A to N-Perp (mm)−3.843.45−5.543.500.0896−4.873.95−5.734.000.3129−4.393.56−5.484.000.1421
A-VRP (mm)53.604.8355.274.350.291455.894.5056.865.740.825756.784.8856.996.610.7136
Pog to N-Perp (mm)−7.385.75−5.726.940.2121−10.596.79−5.157.340.0082**−8.407.96−2.426.080.0036**
APDI (°)86.966.2391.736.790.0184*83.905.9591.026.760.0010**84.815.8092.387.250.0009***
Wits appraisal (mm)−2.893.20−5.333.940.0297*−1.183.13−4.354.690.0154*−2.062.60−6.114.850.0017**
Mandibular body length (mm)59.643.9562.523.520.0147*65.044.6568.124.720.0381*65.165.3270.165.030.0029**
Saddle angle (°)124.834.55124.243.820.5571124.804.41123.754.290.4409124.434.23124.174.340.9634
Articular angle (°)147.245.19144.815.070.2055150.076.40147.356.120.1926150.226.32146.326.970.0435*
Gonial angle (°)127.195.09128.245.780.4630124.676.58126.626.460.1990124.156.73125.416.440.3447
Bjork sum (°)399.255.07397.295.540.2830399.556.35397.726.490.4742398.796.67395.907.220.2224
Ramus height (mm)36.843.5638.843.320.0455*42.715.2144.235.150.186445.055.6448.266.560.0613
Facial height ratio (PFH/AFH)62.073.5063.043.790.358963.284.4963.774.850.854464.374.7665.585.830.6464
FMA (°)29.285.3727.795.190.446329.356.6527.596.810.497228.617.1525.757.040.2403
Mandibular plane angle(Go-Gn to SN) (°)37.044.2735.344.980.236637.095.5735.695.820.607436.625.6934.296.080.2514
Occlusal plane to SN angle (°)19.514.6917.774.840.078118.824.6515.844.520.0283*18.994.7015.425.720.0208*
Palatal plane angle (°)1.743.771.562.450.76910.743.270.772.820.85440.682.99−0.803.140.0751
AB to mandibular plane (°)65.494.3962.057.410.0399*67.494.5762.168.300.0045**67.264.7161.087.810.0013**
ODI (°)67.235.3363.618.660.084668.235.6762.947.840.0023**67.955.9460.288.720.0005***
Harvold unit difference (mm)25.933.4129.144.930.0087**30.714.3335.145.690.0102*32.514.7538.506.160.0007***
U1 to SN (°)98.898.0699.8810.240.6730102.465.51102.838.960.4972103.365.24105.287.370.4463
IMPA (°)85.598.4484.686.360.741288.497.5982.615.840.0028**89.828.2185.995.800.1104
Interincisal angle (°)136.2712.24138.1514.190.9561129.508.67136.856.040.0019**128.029.77132.837.820.0638
Overbite (mm)1.012.052.022.850.27090.601.220.452.090.71360.240.880.311.630.6268
Overjet (mm)−0.312.58−2.473.360.0381*2.461.70−0.723.590.0006***1.941.50−2.183.38< 0.0001***
Nasolabial angle (°)79.0112.3879.4814.380.544876.9110.8272.7314.990.378476.7510.0571.5814.570.2790

Mann–Whitney test was performed..

FMMP, facemask with miniplate; T0, before secondary alveolar bone grafting and commencement of FMMP therapy; T1, after stop using the FMMP; T2, at minimum 15 years of age; SD, standard deviation; SNA, sella-nasion-point A; SNB, sella-nasion-point B; ANB, point A-nasion-point B; A to N-Perp, point A to N-perpendicular; A-VRP, point A-vertical reference plane; Pog, pogonion; APDI, anteroposterior dysplasia indicator; PFH, posterior facial height; AFH, anterior facial height; FMA, Frankfort to mandibular plane angle; Go, gonion; Gn, gnathion; SN, sella-nasion; AB, point A-point B; ODI, overbite depth indicator; U1, upper central incisor; IMPA, incisor mandibular plane angle..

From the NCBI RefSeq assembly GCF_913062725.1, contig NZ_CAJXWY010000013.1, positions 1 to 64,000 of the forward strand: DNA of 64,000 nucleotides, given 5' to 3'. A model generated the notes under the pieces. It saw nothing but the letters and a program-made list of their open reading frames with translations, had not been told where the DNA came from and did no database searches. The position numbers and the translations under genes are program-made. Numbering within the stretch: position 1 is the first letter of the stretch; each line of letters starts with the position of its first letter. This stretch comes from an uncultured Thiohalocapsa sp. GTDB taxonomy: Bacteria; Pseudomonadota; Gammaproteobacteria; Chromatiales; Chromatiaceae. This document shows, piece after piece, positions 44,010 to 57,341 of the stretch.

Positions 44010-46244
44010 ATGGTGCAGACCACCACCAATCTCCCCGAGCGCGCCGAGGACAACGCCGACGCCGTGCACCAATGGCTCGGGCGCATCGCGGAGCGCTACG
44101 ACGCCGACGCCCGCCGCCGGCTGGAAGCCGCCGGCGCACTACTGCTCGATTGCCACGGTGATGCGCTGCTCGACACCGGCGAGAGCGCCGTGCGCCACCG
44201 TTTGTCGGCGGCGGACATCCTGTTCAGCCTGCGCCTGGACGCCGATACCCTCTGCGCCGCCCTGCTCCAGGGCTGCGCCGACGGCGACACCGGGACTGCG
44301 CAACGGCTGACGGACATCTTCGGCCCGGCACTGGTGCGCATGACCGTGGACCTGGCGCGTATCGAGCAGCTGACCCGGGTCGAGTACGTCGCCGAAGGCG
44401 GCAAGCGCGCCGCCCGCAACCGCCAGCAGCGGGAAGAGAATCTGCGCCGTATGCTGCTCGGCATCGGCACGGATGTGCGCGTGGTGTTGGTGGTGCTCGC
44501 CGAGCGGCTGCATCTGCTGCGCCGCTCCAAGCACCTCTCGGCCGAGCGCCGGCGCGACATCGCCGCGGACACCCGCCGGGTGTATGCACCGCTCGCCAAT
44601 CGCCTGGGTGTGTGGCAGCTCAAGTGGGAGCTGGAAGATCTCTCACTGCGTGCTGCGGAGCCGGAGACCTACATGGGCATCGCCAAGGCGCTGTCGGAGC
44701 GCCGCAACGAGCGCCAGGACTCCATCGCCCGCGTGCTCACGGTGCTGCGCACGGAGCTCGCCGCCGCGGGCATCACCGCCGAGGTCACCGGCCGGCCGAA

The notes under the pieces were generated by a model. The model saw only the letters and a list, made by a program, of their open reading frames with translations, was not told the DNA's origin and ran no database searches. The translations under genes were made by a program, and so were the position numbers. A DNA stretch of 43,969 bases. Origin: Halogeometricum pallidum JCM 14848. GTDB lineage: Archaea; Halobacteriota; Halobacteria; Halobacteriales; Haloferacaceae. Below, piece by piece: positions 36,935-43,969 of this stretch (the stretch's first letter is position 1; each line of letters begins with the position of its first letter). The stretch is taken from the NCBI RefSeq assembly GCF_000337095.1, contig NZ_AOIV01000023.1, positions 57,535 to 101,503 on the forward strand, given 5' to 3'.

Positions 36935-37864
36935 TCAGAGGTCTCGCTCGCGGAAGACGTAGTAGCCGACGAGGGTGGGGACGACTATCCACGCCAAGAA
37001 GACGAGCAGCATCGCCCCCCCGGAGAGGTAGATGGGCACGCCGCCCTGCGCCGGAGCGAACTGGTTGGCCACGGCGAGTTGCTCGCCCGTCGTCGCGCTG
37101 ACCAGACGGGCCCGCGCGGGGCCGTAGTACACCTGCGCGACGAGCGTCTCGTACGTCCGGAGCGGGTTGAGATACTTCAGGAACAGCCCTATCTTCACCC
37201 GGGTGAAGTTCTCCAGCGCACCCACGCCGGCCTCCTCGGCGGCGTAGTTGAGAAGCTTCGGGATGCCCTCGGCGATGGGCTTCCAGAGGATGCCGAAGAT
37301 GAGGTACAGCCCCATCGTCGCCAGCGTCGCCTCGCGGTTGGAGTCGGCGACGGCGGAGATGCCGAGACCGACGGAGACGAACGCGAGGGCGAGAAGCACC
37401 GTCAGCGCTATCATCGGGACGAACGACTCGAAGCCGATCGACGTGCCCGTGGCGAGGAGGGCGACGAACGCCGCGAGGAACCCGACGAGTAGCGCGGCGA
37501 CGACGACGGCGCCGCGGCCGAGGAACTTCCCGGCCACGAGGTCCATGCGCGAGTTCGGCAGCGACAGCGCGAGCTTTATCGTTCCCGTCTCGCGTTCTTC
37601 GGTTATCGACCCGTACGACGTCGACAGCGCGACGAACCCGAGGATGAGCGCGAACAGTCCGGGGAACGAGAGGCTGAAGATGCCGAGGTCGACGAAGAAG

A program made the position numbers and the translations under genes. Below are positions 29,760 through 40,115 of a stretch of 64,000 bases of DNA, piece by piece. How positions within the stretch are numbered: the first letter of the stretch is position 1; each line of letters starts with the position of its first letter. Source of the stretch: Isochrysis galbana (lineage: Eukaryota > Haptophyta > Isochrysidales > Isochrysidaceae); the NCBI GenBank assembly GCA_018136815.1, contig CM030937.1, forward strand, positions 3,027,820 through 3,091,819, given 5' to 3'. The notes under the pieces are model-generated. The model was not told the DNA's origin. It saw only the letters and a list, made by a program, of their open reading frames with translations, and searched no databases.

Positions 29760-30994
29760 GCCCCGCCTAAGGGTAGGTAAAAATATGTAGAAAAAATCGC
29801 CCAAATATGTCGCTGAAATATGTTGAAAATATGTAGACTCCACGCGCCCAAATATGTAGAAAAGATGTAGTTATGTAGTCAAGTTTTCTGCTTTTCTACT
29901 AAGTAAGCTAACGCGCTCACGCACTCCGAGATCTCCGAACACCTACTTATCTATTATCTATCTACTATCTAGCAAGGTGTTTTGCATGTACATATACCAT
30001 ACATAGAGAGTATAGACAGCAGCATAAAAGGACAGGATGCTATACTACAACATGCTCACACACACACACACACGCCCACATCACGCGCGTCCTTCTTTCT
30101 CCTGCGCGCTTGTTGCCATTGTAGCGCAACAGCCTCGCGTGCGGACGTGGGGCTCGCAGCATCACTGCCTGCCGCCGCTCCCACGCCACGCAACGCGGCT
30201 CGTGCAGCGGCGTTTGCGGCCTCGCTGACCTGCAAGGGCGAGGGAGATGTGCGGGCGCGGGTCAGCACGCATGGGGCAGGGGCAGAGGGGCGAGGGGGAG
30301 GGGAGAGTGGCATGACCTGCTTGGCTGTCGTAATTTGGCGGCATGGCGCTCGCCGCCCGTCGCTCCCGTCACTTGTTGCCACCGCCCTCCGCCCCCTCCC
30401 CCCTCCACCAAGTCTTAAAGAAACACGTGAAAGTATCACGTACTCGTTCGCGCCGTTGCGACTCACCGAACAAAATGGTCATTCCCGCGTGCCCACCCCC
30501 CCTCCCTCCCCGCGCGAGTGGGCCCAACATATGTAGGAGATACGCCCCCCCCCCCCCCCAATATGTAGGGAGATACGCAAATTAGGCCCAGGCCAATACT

*p < 0.05, **p < 0.01, ***p < 0.001..



At the T1 stage, the FMMP-Surgery group still showed more severe Class III relationship (Wits appraisal and Harvold unit difference, p < 0.05; pogonion [Pog] to N-perpendicular [N-Perp] and APDI, p < 0.01; ANB, p < 0.001), longer mandibular body length (p < 0.05), more acute AB to mandibular plane angle (p < 0.01), and more negative overjet (p < 0.001) than the FMMP-Nonsurgery group. At this stage, the FMMP-Surgery group appeared to show more counterclockwise rotation of the occlusal plane to SN angle (p < 0.05), smaller overbite depth indicator (ODI) (p < 0.01), and more dental compensation of the mandibular incisor (incisor mandibular plane angle [IMPA] and interincisal angle, p < 0.01) compared to the FMMP-Nonsurgery group.

At the T2 stage, the FMMP-Surgery group still showed more severe Class III relationship (sella-nasion-point B [SNB], p < 0.05; Pog to N-Perp and Wits appraisal, p < 0.01; ANB, APDI, and Harvold unit difference, p < 0.001), longer mandibular body length (p < 0.01), more counterclockwise rotation of the occlusal plane to SN angle (p < 0.05), more acute AB to mandibular plane angle (p < 0.01), smaller ODI (p < 0.001), and more negative overjet (p < 0.001) than the FMMP-Nonsurgery group. At this stage, the FMMP-Surgery group appeared to show more counterclockwise rotation of the mandible (articular angle, p < 0.05) compared to the FMMP-Nonsurgery group.

Throughout the whole stages, seven cephalometric variables, including ANB, APDI, Wits appraisal, mandibular body length, AB to mandibular plane angle, Harvold unit difference, and overjet, exhibited significant differences between the two groups. At both T1 and T2 stages, Pog to N-Perp, occlusal plane to SN angle, and ODI appeared to have significant differences between the two groups.

Comparison of the amount of change in the cephalometric parameters between the two groups (Table 4)